Stop fretting over the wrong gadget specs
Some specs don't tell the whole story. Here's what to look for when shopping for a new camera, smart phone, or laptop.
For most people, a gadget's worth is measured in specs. How many gigahertz? What's the screen size? Is that enough megapixels?
Forget those numbers, says Will Smith, an editor at the technology website Tested.com. At one point, such specs were a crucial part of comparison shopping. But now, processor speeds, pixel counts, and many of the other benchmarks don't mean that much anymore.
"The problem with megapixels is that it is the most useless metric for comparing Camera A and Camera B," says Mr. Smith. Megapixels measure the size of a digital photo, not the quality. Since companies know that most shoppers make decisions based on that one number, reviewers like Smith see devices with massive megapixel counts and middling image quality.
"You can have a 21-megapixel camera that produces a noticeably inferior picture to an 8-megapixel camera," he says. "That's not easy to convey on the spec sheet on the side of a box."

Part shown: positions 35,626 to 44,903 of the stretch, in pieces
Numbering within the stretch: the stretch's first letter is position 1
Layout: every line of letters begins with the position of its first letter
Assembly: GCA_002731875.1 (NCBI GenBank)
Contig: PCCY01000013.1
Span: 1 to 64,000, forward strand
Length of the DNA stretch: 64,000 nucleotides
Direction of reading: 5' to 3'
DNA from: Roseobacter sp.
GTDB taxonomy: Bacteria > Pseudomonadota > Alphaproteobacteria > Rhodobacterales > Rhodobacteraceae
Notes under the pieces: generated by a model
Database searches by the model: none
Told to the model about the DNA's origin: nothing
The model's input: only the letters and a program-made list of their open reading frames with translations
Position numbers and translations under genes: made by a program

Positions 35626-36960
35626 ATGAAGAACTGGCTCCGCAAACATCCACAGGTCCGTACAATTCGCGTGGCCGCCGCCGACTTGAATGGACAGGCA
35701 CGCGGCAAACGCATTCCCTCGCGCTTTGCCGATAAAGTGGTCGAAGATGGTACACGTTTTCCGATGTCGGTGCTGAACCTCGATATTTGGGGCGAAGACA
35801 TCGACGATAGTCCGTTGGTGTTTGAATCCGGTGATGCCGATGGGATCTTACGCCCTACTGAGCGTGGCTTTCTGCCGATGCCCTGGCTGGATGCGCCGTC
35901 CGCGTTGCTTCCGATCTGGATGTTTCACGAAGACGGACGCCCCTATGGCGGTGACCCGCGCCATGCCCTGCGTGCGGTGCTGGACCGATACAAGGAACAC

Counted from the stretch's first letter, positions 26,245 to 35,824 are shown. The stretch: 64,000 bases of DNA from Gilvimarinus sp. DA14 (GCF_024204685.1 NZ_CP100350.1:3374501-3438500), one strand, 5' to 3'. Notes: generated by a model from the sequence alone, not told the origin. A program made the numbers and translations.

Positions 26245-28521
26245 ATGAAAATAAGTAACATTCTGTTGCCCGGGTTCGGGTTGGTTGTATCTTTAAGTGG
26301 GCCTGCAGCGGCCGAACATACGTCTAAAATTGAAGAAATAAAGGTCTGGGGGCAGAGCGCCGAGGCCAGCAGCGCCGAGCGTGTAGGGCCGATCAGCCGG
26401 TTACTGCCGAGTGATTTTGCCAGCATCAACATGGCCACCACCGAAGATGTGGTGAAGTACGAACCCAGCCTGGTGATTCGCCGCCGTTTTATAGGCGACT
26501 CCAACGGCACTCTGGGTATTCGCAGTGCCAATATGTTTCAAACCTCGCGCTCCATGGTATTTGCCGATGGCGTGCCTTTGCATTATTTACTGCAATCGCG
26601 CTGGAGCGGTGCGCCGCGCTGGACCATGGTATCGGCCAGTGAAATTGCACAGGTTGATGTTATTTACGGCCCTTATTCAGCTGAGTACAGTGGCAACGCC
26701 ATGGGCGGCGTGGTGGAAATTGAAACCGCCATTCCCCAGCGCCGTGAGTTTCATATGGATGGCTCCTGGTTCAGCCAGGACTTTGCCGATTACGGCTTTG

Shoppers need to stop comparing the classic specs, he says. There are better ways to shop, methods that ignore misleading numbers and speak to the experience of actually living with a new gadget.
With cameras, reviews and a few snapshots from inside the store can help distinguish one model from another. Here are some simple rules for other gadgets:
Choose by screen quality, not screen size. Android smart phones have one metric the iPhone can't match: screen size. For five years, Apple has stuck to 3.5 diagonal inches. Android covers the gamut – the Samsung Galaxy Note is a colossal 5 inches. This extra real estate is great for viewing websites, but bigger isn't necessarily better.
"With a 4.5-inch phone, you may not realize until you walk out of the AT&T or Verizon store that this thing won't fit in your jeans when you go out on Friday night," says Smith. "Not to mention it's hard to hold with one hand."